7 Things to Consider Before Starting a Network Marketing Business
Why bother getting involved in network marketing?
Well, a good, honest network marketing business can easily double or triple the average income. However, if you fall into one of the common mistakes of new, error-prone network marketing business owners and entrepreneurs, you will cripple your chances of success.
Here are a few points to think about as you seek the right home business or network marketing opportunity.
1. Is the network marketing company a good fit for you? While the ability to make a good income is important, one of the first things you should look at is how YOU feel about the company and its products. If you have questions or just don’t understand the product or service, ask. It’s fine if you need clarification. However, if you just don’t see the need, feel that the customer is going to be scammed or just can’t get a handle on the product or service yourself then you will probably have a hard time promoting the company or its product line enthusiastically. I can promote Amsoil synthetic motor oil comfortably because I have worked on cars all my life, understand the workings of lubricants, understand and recognize the benefits of synthetic lubricants, and have a keen interest in America’s moving away from its dependence on foreign oil. I would be hard pressed to stick my obviously masculine and heavily bearded face in some lady’s way and try to persuade her on the virtues of some Avon lipstick.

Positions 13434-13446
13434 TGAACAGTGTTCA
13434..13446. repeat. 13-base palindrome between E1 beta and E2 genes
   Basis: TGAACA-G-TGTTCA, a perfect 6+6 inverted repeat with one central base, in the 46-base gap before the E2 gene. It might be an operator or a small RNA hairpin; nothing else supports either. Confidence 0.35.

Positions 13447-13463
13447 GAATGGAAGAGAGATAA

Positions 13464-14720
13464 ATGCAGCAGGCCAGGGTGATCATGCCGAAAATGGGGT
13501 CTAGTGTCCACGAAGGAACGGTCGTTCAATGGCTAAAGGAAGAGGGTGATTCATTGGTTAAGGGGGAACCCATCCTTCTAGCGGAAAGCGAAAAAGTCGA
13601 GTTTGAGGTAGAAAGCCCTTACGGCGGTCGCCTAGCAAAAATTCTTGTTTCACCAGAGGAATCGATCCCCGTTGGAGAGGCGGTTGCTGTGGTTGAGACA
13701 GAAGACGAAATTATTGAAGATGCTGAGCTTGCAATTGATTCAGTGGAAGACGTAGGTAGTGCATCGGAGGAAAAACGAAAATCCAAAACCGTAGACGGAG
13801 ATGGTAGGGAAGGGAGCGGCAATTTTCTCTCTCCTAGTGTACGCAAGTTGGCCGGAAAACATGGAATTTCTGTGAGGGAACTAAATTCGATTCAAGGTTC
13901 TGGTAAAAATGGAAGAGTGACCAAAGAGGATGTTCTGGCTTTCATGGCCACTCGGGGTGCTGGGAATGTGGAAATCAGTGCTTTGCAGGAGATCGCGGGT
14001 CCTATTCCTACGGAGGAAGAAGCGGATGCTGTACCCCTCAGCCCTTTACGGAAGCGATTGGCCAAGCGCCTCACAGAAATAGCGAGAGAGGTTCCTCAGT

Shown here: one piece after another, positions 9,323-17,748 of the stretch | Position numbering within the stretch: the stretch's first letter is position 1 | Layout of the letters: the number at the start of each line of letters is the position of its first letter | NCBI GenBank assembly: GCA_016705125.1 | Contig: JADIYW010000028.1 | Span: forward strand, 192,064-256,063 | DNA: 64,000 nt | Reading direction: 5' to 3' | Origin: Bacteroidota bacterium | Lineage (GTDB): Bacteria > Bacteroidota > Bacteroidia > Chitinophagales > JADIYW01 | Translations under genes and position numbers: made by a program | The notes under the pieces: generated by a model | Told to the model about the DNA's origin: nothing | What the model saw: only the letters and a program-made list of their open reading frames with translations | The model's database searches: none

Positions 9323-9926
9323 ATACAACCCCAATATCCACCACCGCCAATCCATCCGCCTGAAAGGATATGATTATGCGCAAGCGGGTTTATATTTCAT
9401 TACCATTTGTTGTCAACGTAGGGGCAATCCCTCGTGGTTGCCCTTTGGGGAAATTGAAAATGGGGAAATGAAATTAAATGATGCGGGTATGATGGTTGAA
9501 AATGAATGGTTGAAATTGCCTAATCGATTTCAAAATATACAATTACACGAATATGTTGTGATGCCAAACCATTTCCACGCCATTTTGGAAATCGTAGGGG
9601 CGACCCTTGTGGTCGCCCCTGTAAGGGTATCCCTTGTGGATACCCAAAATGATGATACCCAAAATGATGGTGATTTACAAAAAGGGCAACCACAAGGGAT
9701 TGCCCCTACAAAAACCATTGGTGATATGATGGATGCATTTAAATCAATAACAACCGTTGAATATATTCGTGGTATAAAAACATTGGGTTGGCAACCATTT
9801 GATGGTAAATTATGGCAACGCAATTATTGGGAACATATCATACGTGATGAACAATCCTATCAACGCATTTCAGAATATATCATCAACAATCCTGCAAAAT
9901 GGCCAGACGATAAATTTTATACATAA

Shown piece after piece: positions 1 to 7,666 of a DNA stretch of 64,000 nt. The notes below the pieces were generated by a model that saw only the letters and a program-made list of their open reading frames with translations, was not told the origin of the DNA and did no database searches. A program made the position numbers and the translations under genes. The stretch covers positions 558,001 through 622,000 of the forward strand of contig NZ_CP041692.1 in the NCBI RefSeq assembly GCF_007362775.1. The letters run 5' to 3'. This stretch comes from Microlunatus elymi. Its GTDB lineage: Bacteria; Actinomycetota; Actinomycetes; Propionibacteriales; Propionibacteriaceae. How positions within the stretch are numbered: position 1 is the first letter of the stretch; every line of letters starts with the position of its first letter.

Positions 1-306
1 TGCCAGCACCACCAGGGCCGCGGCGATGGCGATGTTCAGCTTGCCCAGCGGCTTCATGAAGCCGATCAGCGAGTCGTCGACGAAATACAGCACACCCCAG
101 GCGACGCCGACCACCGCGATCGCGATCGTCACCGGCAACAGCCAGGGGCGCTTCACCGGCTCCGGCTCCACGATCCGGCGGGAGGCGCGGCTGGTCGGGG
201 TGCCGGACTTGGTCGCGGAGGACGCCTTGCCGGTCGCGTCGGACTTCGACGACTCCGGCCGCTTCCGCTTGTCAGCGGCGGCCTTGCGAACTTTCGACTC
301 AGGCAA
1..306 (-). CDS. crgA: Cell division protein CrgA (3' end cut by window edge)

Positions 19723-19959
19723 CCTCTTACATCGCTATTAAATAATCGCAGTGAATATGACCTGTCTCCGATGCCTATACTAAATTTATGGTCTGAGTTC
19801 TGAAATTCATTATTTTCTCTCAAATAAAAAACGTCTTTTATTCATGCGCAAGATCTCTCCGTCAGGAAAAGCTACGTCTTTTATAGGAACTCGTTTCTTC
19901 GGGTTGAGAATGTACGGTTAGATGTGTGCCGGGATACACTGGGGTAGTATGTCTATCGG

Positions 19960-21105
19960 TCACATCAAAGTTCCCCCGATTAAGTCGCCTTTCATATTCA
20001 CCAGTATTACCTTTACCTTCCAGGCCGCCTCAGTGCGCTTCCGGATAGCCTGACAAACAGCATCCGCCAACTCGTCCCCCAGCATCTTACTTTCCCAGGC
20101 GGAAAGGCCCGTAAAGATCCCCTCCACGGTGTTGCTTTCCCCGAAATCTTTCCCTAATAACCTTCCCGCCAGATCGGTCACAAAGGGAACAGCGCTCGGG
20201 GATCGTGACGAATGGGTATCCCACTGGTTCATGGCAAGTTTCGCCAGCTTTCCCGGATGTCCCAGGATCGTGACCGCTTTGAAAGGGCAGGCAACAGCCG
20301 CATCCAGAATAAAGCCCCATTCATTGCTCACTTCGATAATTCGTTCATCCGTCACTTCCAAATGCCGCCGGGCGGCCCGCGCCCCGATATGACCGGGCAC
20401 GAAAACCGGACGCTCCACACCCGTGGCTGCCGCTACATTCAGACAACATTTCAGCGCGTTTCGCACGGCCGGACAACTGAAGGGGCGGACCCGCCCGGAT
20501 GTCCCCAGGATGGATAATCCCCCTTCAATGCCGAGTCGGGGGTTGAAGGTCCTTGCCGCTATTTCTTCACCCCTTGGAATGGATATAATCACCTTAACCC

2. What does the commission schedule look like? Don’t just listen to the recruiter’s claims. Sit down and look at the figures and run a few conservative estimates. Be aware that despite all network marketing success stories and claims by the company, the profit expectations you hear or see are probably based on what someone will do after they have been with the organization for a while. There’s a learning curve to every thing. At first, your expectations of making a lot of money may be very small. As Tom “Big Al” Schreiter asked in one of his books, “They train burger flippers, don’t they?”
NOTE: On the reverse side of this, the first two network marketers I ever knew personally did not begin making a significant income until they had each been in their respective businesses for about three years. During that time, they both came close to quitting because of the small returns they were experiencing. Somewhere in the period between years three and five, they each reached a point in which they were making more than $100,000.00 a month.